Thanks for this info, ellington – promoted by Rosi
This month, the NJ Legislature will hold confirmation hearings on what is arguably Chris Christie’s most important appointment to date: Commissioner of Education. Given the embarrassment of the disgRace To the Top application and his public feuding with the previous commissioner, Bret Schundler, Christie has a lot riding on his choice: Chris Cerf.
So far, the NJ press has shown cautious optimism about Cerf’s nomination. Noting his work in the private sector as an education services provider, and his time spent working under Joel Klein, Chancellor of the New York City Schools, editorial boards and columnists are inclined to hope that Cerf will help to repair the massive damage Christie has done to relations with both the NJEA and teachers themselves.
What the press hasn’t done, however, is take a long, hard look at Cerf’s career. If they did, they would find little cause for hope: Cerf, like Christie, is a political creature who has consistently let corporate and elite interests dictate educational policies. He has pushed ethical boundaries to the limit, enriching himself and others with actions that are not in the public’s best interest.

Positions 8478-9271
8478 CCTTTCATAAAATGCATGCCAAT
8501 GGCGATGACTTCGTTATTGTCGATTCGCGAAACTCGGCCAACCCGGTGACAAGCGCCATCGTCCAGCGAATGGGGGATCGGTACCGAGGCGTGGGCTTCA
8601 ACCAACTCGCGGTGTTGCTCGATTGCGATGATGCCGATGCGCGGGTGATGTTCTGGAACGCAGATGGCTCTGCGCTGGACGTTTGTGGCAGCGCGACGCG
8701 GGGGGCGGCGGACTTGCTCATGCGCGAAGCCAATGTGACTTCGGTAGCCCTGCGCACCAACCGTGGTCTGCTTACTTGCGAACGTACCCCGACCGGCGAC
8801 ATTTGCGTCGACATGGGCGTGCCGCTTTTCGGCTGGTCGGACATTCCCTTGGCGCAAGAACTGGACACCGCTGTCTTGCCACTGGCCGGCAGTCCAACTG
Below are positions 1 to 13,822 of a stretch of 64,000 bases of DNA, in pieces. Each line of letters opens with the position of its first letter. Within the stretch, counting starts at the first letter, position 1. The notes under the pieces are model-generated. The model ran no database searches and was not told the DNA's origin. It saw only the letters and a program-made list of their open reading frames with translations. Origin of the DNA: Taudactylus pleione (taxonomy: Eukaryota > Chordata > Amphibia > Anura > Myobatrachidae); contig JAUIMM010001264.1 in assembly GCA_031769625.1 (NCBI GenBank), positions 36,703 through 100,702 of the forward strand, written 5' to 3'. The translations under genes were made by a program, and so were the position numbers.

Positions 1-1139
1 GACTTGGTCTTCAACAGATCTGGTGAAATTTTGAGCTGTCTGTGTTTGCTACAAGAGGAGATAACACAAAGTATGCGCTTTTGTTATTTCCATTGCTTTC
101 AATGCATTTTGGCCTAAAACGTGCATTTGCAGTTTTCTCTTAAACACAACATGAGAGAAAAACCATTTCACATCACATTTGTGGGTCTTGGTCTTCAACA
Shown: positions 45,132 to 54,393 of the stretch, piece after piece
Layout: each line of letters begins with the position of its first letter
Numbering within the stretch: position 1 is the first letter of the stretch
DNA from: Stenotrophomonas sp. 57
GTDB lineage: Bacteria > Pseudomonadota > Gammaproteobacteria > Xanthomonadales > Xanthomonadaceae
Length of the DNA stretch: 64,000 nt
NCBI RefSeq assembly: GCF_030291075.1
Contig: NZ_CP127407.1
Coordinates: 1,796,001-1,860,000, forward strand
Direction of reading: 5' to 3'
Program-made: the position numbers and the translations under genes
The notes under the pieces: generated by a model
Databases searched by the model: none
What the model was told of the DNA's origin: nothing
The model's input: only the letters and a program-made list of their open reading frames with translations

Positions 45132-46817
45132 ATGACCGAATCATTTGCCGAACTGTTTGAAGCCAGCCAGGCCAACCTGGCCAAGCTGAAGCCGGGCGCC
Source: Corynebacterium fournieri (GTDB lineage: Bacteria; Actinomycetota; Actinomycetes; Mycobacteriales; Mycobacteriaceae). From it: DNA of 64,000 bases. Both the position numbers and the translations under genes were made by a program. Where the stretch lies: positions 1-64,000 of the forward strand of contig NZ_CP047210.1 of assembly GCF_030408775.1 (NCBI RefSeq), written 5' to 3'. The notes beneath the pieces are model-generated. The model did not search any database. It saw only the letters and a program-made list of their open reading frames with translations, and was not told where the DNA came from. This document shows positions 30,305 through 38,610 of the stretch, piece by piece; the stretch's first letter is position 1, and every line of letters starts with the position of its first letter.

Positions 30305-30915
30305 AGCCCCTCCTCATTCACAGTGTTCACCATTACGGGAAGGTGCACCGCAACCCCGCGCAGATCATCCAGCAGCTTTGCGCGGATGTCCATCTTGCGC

If anything, his career suggests that his appointment by Christie is not a harbinger of change; instead, it foretells of more of the same.
I have published a series of posts at my blog, Jersey Jazzman, that look deeply into the career of Chris Cerf. I offer these posts to both the staffs of the Senators who will question Cerf at his confirmation hearings, and to the NJ press as an aid for their vetting of Cerf:
The Chris Cerf Story – Part I
The Chris Cerf Story – Part II
The Chris Cerf Story – Part III
The Chris Cerf Story – Summary